Mental health benefits of having a companion animal

Living with a companion animal is certainly good for your mental health, sometimes in surprising ways. A brief survey of recent studies:

– Within five minutes of playing with a pet, our stress hormones, especially cortisol goes down. Our levels of the “feel good” hormones: serotonin, dopamine, and oxytocin go up. Companion animals increase happiness and decrease stress.

– In one study, a group of adult participants who scored high on stress measures, were told to pet a rabbit, a turtle, or a toy.  Touching the toy did not have any effect. However, stroking and playing with a rabbit or turtle reduced stress and anxiety. Interestingly, even people who said they did not like animals experienced the same benefits.

– The sensory act of stroking a pet lowers blood pressure, providing a health benefit in addition to mental health.

– Having a pet supports executive functioning development. Pets require planning, organizing, staying on schedule, prioritizing, immediate recall, sustaining effort, and task completion.

– Studies have shown that dogs can help calm hyperactive or aggressive children. In my own practice, both my dogs work with children with behavior disorders, and I have seen anecdotal evidence for this repeatedly.

– A large study by the CDC, in 2015, found that children who grew up with pets in the household had lower anxiety and stress levels. The study controlled for screen time, medical health, and physical activity. Having a pet is a protective mental health variable for children, extending through the teenage years.

– Individuals with companion animals are more mindful. Feeding, walking, veterinary care, schedules, are all prominent in the daily lives of pet owners.

– Our animals help us feel loved. One recent study asked teenagers to write about a time when they felt excluded or bullied. Then they were asked to do one of three things: write about their pet, write about their best friend, or draw a picture of their house or school. Writing about their pets was AS effective as writing about a close friend in reducing feelings of rejection.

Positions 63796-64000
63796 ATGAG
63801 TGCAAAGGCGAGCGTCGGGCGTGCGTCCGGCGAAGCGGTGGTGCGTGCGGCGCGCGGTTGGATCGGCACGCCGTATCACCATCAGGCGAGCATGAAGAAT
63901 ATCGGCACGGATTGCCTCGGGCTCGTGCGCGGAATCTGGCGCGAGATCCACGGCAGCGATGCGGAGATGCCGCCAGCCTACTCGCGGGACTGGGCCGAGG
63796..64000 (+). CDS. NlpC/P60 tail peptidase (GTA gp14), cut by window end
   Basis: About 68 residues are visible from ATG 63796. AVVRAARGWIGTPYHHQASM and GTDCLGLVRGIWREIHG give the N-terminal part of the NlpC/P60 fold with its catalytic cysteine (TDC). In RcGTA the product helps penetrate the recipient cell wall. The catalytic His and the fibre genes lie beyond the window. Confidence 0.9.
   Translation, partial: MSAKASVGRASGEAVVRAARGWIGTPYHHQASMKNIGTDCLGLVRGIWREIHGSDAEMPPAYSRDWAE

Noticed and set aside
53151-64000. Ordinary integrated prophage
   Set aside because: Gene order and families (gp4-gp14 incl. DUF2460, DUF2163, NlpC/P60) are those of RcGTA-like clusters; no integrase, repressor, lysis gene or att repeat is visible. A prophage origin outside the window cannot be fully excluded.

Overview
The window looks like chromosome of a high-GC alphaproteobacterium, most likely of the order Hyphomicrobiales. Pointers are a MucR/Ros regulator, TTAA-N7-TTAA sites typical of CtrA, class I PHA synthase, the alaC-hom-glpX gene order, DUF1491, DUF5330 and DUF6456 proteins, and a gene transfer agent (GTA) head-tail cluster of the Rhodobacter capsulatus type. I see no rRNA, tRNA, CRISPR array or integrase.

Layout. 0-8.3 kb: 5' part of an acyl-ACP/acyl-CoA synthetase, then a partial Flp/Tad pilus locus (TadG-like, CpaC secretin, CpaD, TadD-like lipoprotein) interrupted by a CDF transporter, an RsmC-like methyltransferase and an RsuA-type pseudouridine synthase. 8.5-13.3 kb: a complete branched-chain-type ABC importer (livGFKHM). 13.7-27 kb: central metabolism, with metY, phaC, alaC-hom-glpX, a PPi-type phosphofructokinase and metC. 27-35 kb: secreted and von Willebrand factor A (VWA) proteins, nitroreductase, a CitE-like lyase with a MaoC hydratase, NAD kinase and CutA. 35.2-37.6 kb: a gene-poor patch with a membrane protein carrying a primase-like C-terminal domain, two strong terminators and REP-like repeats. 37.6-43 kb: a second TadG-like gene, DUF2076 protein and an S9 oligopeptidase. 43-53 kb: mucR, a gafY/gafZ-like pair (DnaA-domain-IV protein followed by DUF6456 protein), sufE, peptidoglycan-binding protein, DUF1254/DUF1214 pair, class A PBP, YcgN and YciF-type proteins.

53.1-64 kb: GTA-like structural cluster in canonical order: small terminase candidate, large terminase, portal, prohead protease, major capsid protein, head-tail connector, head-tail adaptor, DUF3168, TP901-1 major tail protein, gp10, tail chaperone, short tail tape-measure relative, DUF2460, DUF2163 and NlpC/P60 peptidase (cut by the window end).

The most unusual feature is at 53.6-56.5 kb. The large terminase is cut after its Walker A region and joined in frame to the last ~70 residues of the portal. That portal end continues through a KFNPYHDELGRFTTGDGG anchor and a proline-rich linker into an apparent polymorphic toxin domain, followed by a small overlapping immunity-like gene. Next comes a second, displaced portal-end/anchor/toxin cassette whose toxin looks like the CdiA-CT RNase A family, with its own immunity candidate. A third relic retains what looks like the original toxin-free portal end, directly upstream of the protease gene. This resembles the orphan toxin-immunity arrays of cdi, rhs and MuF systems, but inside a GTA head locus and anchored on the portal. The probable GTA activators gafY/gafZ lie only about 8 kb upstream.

-Companion animals support self care.  From getting up in the morning no matter what, to spending time outside in nature, to physical activity and exercise, to reminders of self-care: our animals require these things, and bring us along with them.

– Pets help people with chronic mental illness. A meta-analysis, which is also known as a synopsis of multiple studies, found significant evidence that having a pet benefits people with severe mental health conditions. One study was conducted at the University of Manchester in 2016 with patients who had been diagnosed with schizophrenia, bipolar disorder, and severe depression. 60% of the participants identified their pet as one of their strongest support systems. They reported that their animals distracted them from severe symptoms like suicidal thoughts, hallucinations, and ruminative worry.

Embolden Psychology

Embolden offers the ADOS-2, the gold standard assessment for kids on the spectrum.

Combined with psychoeducational testing, it helps provide comprehensive information and recommendations to help children and teens six and up.

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